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Hodgson v. Minnesota

United States Supreme Court
497 U.S. 417 (1990)


Facts

Thirty-eight states had passed laws making it illegal for minors to get abortions without notifying their parent(s) and/or receiving parental consent, after the United States Supreme Court upheld a parental consent state law in Planned Parenthood v. Ashcroft, 462 U.S. 476 (1983). Eight states, including Minnesota, enacted laws requiring notification of both parents. Minnesota’s law also permitted judicial bypass of the parental-notification process as required by the Court’s decision in Planned Parenthood v. Danforth, 428 U.S. 52 (1976). The trial court struck down Minnesota’s law, finding that it was “a significant burden on a minor’s right to obtain [an] abortion” to require the minor to notify her father. The trial court found that many minors “legitimately feared violence from their fathers,” and that these minors were unlikely to use the judicial-bypass option. The trial court also found that the purpose of the law was to deter minors from having abortions and that the notification requirement and bypass option “did not serve any goal of informed consent or dialogue with mature decisionmakers.” The case came before the United States Supreme Court for review.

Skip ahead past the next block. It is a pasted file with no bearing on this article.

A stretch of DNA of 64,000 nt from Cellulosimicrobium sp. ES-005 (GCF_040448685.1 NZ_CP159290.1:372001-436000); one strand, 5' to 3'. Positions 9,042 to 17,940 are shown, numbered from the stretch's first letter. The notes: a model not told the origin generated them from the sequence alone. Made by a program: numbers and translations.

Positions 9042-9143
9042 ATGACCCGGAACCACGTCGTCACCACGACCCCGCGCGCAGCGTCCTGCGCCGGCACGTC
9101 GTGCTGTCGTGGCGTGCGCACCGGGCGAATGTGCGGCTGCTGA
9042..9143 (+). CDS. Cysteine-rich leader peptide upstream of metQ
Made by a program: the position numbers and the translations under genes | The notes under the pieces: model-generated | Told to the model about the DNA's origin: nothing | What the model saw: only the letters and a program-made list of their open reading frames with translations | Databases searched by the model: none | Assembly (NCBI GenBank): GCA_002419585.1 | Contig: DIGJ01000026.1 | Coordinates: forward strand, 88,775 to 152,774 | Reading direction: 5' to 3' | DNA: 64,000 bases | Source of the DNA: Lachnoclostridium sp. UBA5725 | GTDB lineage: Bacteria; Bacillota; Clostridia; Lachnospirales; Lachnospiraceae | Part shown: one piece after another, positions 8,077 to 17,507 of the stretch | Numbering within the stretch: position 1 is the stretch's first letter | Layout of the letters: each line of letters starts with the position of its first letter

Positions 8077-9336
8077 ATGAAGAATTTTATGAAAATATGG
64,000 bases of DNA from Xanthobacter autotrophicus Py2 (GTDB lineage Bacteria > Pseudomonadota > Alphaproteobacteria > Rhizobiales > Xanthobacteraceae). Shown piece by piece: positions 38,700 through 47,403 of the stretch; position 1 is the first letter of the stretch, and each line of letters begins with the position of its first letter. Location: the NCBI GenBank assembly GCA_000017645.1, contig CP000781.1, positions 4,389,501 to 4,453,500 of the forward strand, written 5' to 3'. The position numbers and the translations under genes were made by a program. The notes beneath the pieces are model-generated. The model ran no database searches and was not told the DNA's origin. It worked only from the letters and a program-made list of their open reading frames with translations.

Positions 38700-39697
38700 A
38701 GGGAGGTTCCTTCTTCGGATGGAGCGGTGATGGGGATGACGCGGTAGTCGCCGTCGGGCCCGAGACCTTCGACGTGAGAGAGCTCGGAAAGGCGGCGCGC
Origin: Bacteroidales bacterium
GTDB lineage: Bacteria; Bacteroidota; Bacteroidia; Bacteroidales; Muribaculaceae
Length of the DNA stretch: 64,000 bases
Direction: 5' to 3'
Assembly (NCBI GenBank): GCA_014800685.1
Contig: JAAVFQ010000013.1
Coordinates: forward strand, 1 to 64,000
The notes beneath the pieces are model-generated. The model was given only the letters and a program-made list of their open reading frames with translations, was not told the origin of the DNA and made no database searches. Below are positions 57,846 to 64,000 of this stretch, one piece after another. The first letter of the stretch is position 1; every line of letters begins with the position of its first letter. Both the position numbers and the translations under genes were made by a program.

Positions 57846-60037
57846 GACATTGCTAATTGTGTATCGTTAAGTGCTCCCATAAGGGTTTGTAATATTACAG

Rule of Law

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Issue

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Holding and Reasoning (Kennedy, J.)

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  • A "yes" or "no" answer to the question framed in the issue section;
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Concurrence (O’Connor, J.)

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